“It will be a very slow . . . apocalypse. Those who live by . . . imagination . . . will feel it first. But in the end . . . without story . . . without the ability to step sideways from fact . . . into hypothesis . . . human life is untenable.”
You could be forgiven for thinking that after the max craziness of the last volume, where seemingly all the story-lines ended in a whiz bang of revelations and violence and all those kinds of shenanigans, that the main part of this story was over and anything that comes after will be anti-climactic. They saved Leviathan, the Cabal is dissolved, and Pullman (and Lizzie) are seemingly dead. But the end of the War of Words is only the halfway point of the story Carey and Gross are telling. If the first half of the story is about where stories come from and how they work, then the second seems possibly to be about why we need them, and what happens when they go away.
There’s three parts to this volume. The first is a standalone issue that features the return of the foulmouthed rabbit, Pauly Bleaker. He meets up with The Tinker (Wilson’s other son, who had descended into the storyworld to try and bring back his lost love). The second part is the four issues that make up “The Wound,” the main event here. It’s been a year since the battle in Radcliffe’s Camera in Oxford. Tommy is traveling the world, trying to staunch the wound that Pullman gave to Leviathan, by using his connection to story and to the people of the world through Tommy Taylor to feed Leviathan new stories, to give it life. But it’s only doing so much, because while he’s trying to heal the wound, someone else is widening it. Our usual heroes (Tom, Richie, and RIP Lizzie) are nowhere to be seen for most of the story. Instead, we have the awesome Didge and Daniel Armitage, the young man whom we met at the end of “The War of Words”, who used to work for the Cabal, but had a powerful experience with Leviathan. Didge and Armitage end up getting involved with the Church of Tommy cult, and things go pear-shaped from there. The last part is a single issue featuring a flashback to the time immediately after the events of the last volume, with Richie attempting to nurse Tom back to health.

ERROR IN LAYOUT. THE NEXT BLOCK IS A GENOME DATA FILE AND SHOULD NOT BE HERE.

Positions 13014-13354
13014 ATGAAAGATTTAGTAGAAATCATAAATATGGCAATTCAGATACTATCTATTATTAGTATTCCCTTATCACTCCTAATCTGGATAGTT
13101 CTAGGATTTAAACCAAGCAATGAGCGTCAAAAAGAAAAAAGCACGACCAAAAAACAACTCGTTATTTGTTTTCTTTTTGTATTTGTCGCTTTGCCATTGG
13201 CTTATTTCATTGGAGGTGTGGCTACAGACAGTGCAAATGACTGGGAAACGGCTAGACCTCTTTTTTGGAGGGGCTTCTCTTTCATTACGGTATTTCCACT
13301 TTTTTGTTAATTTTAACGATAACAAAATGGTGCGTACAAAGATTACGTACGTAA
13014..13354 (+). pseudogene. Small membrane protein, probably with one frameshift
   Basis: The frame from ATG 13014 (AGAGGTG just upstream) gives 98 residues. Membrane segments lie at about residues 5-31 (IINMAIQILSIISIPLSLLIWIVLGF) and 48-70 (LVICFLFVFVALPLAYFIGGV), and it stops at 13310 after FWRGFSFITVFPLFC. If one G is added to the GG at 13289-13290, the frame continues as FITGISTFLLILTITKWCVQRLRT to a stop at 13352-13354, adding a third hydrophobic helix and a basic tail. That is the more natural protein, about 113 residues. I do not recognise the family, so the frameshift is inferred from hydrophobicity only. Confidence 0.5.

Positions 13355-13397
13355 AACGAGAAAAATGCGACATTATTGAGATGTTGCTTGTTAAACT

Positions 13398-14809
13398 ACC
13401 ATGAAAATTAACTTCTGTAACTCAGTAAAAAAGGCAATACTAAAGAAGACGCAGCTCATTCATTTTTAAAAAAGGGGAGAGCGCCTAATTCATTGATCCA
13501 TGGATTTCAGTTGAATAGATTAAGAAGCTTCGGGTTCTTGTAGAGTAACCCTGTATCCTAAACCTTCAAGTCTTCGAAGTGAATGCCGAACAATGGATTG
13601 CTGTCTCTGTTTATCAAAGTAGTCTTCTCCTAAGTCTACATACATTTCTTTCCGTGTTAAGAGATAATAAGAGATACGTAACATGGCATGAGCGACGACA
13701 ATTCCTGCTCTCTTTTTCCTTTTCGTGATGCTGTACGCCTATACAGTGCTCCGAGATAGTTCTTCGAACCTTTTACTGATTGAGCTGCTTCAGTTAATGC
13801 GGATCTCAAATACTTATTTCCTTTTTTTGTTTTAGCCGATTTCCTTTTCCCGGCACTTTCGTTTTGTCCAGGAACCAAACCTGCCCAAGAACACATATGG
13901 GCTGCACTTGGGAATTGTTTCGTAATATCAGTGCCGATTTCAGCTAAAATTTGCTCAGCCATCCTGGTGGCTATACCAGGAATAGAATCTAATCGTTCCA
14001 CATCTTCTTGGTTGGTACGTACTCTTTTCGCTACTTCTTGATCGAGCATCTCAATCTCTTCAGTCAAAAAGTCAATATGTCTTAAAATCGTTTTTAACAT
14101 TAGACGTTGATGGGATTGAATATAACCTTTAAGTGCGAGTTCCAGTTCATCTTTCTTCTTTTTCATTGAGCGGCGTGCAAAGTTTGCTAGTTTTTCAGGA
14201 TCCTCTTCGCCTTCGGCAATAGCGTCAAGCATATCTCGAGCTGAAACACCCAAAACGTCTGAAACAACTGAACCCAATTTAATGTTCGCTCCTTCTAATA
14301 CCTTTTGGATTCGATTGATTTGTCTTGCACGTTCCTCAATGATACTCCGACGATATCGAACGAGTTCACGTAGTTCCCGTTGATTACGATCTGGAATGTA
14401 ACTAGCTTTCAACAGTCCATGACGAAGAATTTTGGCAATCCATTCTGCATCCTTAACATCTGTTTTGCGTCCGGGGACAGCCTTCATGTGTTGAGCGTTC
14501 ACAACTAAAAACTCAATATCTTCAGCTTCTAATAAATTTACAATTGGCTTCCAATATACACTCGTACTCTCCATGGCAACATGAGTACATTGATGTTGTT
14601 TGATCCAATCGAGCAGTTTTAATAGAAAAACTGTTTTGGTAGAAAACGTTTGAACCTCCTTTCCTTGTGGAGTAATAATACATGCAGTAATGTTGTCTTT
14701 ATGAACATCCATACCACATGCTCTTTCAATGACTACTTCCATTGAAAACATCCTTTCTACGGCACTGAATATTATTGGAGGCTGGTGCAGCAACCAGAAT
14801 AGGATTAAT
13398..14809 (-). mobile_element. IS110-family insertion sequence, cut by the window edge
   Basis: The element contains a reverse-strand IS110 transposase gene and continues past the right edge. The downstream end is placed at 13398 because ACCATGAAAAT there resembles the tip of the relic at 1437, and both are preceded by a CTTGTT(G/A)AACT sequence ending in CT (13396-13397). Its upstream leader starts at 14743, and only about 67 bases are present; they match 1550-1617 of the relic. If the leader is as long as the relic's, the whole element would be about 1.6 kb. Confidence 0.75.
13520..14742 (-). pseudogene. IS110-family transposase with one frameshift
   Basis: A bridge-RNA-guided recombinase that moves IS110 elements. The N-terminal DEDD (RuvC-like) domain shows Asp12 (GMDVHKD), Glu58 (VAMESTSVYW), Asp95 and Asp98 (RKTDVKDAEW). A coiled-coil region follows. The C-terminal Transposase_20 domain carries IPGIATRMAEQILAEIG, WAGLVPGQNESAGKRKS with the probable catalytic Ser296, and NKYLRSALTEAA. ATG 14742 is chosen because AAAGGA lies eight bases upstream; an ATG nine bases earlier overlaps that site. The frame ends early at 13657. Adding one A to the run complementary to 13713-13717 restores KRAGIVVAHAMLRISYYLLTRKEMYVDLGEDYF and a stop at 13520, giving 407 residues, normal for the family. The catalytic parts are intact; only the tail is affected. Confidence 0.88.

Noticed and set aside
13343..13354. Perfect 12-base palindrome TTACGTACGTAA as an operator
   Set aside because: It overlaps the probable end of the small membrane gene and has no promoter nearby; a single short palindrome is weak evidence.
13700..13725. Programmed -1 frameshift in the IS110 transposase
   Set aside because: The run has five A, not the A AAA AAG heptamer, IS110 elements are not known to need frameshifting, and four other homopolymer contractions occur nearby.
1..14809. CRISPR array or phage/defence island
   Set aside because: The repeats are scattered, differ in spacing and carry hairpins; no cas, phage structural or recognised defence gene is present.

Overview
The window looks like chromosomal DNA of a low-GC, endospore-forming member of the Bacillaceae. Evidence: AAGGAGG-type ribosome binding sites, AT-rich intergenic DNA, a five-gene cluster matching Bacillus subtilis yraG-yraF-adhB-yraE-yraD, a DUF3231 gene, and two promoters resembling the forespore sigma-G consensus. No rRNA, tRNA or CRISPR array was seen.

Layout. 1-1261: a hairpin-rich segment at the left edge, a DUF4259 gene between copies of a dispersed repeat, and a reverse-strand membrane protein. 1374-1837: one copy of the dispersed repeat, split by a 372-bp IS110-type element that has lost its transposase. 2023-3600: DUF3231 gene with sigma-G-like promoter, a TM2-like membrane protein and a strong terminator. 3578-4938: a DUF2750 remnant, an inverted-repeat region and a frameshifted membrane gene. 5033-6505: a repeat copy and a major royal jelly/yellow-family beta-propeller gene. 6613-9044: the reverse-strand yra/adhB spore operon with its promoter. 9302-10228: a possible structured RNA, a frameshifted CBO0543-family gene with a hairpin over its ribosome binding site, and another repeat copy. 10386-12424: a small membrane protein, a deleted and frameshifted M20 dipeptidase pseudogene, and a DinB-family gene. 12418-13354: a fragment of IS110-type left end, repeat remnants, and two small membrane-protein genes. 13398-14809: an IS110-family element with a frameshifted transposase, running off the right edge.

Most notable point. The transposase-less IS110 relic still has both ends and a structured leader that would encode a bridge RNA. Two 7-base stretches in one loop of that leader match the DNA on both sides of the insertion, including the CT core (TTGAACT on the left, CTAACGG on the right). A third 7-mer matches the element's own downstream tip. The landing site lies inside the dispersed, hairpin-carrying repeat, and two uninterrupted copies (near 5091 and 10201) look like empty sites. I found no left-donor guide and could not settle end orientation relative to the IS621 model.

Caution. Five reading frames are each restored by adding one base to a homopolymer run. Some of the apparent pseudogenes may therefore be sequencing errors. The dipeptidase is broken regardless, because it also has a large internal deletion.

The whole thing is a resounding, interesting success. I always love when Pauly shows up, and the final issue gives Richie a nice showcase, especially since sidekicks can so easily become nothing more than tools the author (or the hero) pulls out when he needs them. But man, I’m just all about Didge and Armitage. Their whole story: infiltrating the Tommy cult, Didge’s badass personality, what they find in the cult headquarters . . . riding a unicorn to the rescue. I just loved the whole thing. Diving immediately into the rest of the series.